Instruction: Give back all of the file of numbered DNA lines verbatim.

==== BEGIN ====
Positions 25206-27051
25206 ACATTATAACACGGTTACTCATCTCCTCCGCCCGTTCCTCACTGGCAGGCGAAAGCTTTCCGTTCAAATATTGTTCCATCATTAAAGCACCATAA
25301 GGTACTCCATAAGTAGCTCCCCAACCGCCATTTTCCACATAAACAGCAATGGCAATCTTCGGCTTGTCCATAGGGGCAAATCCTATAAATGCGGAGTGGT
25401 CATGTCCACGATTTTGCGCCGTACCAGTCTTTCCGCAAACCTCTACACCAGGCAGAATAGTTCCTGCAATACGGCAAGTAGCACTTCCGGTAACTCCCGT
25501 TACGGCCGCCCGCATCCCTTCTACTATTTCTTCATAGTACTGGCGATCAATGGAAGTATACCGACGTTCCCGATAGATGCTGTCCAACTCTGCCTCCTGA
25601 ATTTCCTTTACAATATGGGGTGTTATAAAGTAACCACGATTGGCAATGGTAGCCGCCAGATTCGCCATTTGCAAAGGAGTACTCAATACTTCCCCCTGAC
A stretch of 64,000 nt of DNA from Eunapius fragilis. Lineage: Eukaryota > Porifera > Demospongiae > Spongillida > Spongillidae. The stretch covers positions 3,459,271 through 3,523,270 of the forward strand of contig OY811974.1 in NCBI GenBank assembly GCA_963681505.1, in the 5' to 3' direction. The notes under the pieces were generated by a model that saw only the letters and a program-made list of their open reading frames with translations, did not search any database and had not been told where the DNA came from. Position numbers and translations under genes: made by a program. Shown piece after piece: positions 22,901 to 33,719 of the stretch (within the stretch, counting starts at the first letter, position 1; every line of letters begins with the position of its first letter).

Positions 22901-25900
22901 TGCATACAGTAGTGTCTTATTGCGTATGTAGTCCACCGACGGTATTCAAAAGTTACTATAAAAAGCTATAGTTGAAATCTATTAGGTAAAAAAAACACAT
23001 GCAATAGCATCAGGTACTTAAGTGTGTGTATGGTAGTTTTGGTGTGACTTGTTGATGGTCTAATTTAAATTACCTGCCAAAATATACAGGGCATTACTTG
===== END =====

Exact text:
Positions 25206-27051
25206 ACATTATAACACGGTTACTCATCTCCTCCGCCCGTTCCTCACTGGCAGGCGAAAGCTTTCCGTTCAAATATTGTTCCATCATTAAAGCACCATAA
25301 GGTACTCCATAAGTAGCTCCCCAACCGCCATTTTCCACATAAACAGCAATGGCAATCTTCGGCTTGTCCATAGGGGCAAATCCTATAAATGCGGAGTGGT
25401 CATGTCCACGATTTTGCGCCGTACCAGTCTTTCCGCAAACCTCTACACCAGGCAGAATAGTTCCTGCAATACGGCAAGTAGCACTTCCGGTAACTCCCGT
25501 TACGGCCGCCCGCATCCCTTCTACTATTTCTTCATAGTACTGGCGATCAATGGAAGTATACCGACGTTCCCGATAGATGCTGTCCAACTCTGCCTCCTGA
25601 ATTTCCTTTACAATATGGGGTGTTATAAAGTAACCACGATTGGCAATGGTAGCCGCCAGATTCGCCATTTGCAAAGGAGTACTCAATACTTCCCCCTGAC
A stretch of 64,000 nt of DNA from Eunapius fragilis. Lineage: Eukaryota > Porifera > Demospongiae > Spongillida > Spongillidae. The stretch covers positions 3,459,271 through 3,523,270 of the forward strand of contig OY811974.1 in NCBI GenBank assembly GCA_963681505.1, in the 5' to 3' direction. The notes under the pieces were generated by a model that saw only the letters and a program-made list of their open reading frames with translations, did not search any database and had not been told where the DNA came from. Position numbers and translations under genes: made by a program. Shown piece after piece: positions 22,901 to 33,719 of the stretch (within the stretch, counting starts at the first letter, position 1; every line of letters begins with the position of its first letter).

Positions 22901-25900
22901 TGCATACAGTAGTGTCTTATTGCGTATGTAGTCCACCGACGGTATTCAAAAGTTACTATAAAAAGCTATAGTTGAAATCTATTAGGTAAAAAAAACACAT
23001 GCAATAGCATCAGGTACTTAAGTGTGTGTATGGTAGTTTTGGTGTGACTTGTTGATGGTCTAATTTAAATTACCTGCCAAAATATACAGGGCATTACTTG